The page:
Vatican II: A Return to Our Christian Roots?


This forum might not be the right place to ask the question, but if not, I can’t figure out where to ask it…

Is anyone aware of any of the passages in any of the Vatican II documents (or possibly a statement by John XXII prior to the council) to the effect that one of the reasons for calling the council was to return the Church to its “Christian roots” or similar?

I am not familiar with VII. Any help would be appreciated.



:shrug: I don’t remember reading anything like that. There was the intention of becoming more evangelical (in the sense of evangelizing, not in th sense of the false denomination), in fact this theme runs throughout the Council and was declared to be so by Pope Paul VI. Unfortunately, nobody obeyed those calls and instead fell into indifferentism, apathy, or worse yet, revolution.


Hi Melvin,

I think this is what you are looking for. I had heard the same thing as you, so I searched to find its basis. This is an excerpt from MISSALE ROMANUM -

[LEFT]Concerning the rite of the Mass, “the rites are to be simplified, while due care is taken to preserve their substance.”(8) Also to be eliminated are “elements which, with the passage of time, came to be duplicated, or were added with but little advantage,”(9) above all in the rites of offering the bread and wine, and in those of the breaking of the bread and of communion.

**Also, “other elements which have suffered injury through accidents of history are now to be restored to the earlier norm of the Holy Fathers”(**10): for example the homily,(11) the “common prayer” or “prayer of the faithful,”(12) the penitential rite or act of reconciliation with God and with the brothers, at the beginning of the Mass, where its proper emphasis is restored.[/LEFT]

Another document worth reading to understand the intent of the changes is *Sacrosanctum Concilium - *

  1. This sacred Council has several aims in view: it desires to impart an ever increasing vigor to the Christian life of the faithful; to adapt more suitably to the needs of our own times those institutions which are subject to change; to foster whatever can promote union among all who believe in Christ; to strengthen whatever can help to call the whole of mankind into the household of the Church. The Council therefore sees particularly cogent reasons for undertaking the reform and promotion of the liturgy.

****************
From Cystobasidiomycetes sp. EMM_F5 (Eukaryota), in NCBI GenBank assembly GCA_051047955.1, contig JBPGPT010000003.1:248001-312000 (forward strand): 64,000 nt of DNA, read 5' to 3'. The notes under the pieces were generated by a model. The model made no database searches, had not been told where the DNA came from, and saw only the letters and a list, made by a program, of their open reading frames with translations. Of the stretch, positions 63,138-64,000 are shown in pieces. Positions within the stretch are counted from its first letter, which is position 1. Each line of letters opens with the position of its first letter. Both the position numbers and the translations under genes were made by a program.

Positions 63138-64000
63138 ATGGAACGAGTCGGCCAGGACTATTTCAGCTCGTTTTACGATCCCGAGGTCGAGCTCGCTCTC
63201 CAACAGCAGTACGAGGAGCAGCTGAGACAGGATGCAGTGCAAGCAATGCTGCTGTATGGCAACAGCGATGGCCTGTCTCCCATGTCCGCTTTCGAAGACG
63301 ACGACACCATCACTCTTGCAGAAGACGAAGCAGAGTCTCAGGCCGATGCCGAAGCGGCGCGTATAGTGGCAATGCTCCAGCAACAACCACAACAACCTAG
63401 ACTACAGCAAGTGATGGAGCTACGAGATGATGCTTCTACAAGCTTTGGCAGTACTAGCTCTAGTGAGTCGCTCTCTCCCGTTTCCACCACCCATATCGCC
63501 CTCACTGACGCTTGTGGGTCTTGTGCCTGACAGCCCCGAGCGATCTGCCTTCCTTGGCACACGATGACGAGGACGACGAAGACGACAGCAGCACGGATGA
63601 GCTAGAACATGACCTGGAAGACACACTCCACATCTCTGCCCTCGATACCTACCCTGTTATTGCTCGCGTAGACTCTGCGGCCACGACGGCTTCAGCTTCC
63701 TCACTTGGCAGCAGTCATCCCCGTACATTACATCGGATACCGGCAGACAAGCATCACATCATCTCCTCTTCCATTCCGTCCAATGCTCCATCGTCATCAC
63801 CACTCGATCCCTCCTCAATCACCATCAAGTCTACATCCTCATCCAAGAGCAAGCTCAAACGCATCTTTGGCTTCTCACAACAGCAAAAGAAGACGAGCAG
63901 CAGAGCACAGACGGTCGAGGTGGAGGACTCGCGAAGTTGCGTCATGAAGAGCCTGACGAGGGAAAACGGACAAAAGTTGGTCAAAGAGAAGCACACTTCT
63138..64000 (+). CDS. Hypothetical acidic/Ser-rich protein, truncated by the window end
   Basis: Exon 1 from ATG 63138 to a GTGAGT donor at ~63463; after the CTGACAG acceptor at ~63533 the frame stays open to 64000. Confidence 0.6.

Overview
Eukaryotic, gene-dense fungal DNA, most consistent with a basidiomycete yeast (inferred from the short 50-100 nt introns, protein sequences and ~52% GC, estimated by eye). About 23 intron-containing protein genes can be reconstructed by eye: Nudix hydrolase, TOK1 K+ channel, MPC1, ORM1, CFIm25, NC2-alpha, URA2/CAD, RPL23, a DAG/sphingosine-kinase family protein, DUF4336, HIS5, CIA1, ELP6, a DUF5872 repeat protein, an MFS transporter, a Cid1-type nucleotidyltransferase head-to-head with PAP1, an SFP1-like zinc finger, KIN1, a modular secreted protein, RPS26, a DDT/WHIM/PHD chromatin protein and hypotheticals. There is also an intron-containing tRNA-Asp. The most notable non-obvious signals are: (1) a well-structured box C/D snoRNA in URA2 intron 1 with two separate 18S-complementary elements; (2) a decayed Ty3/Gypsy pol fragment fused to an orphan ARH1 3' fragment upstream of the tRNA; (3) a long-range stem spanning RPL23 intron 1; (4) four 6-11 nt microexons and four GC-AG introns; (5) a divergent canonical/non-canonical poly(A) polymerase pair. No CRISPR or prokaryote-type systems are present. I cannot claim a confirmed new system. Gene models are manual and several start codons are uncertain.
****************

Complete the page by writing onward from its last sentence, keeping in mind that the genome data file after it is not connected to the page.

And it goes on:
God bless,



Hi Melvin,

Blessed John XXIII, in his introductory address, said the following :

The salient point of this Council is not, therefore, a discussion of one article or another of the fundamental doctrine of the Church which has repeatedly been taught by the Fathers and by ancient and modern theologians, and which is presumed to be well known and familiar to all.

For this a Council was not necessary. But from the renewed, serene, and tranquil adherence to all the teaching of the Church in its entirety and preciseness, as it still shines forth in the Acts of the Council of Trent and First Vatican Council, the Christian, Catholic, and apostolic spirit of the whole world expects a step forward toward a doctrinal penetration and a formation of consciousness in faithful and perfect conformity to the authentic doctrine, which, however, should be studied and expounded through the methods of research and through the literary forms of modern thought. The substance of the ancient doctrine of the deposit of faith is one thing, and the way in which it is presented is another. And it is the latter that must be taken into great consideration with patience if necessary, everything being measured in the forms and proportions of a magisterium which is predominantly pastoral in character.

Now, when you wish to adapt something to new conidtions, it is necessary to go back to fundamentals, separating them from the times and places with which it may have become identified. In this sense, yes the mission was to go back to Christian roots in order to adapt the teaching to modern condtions. And this the Council did in spades.

For full text see here.

For full report on Vatican II, see here.



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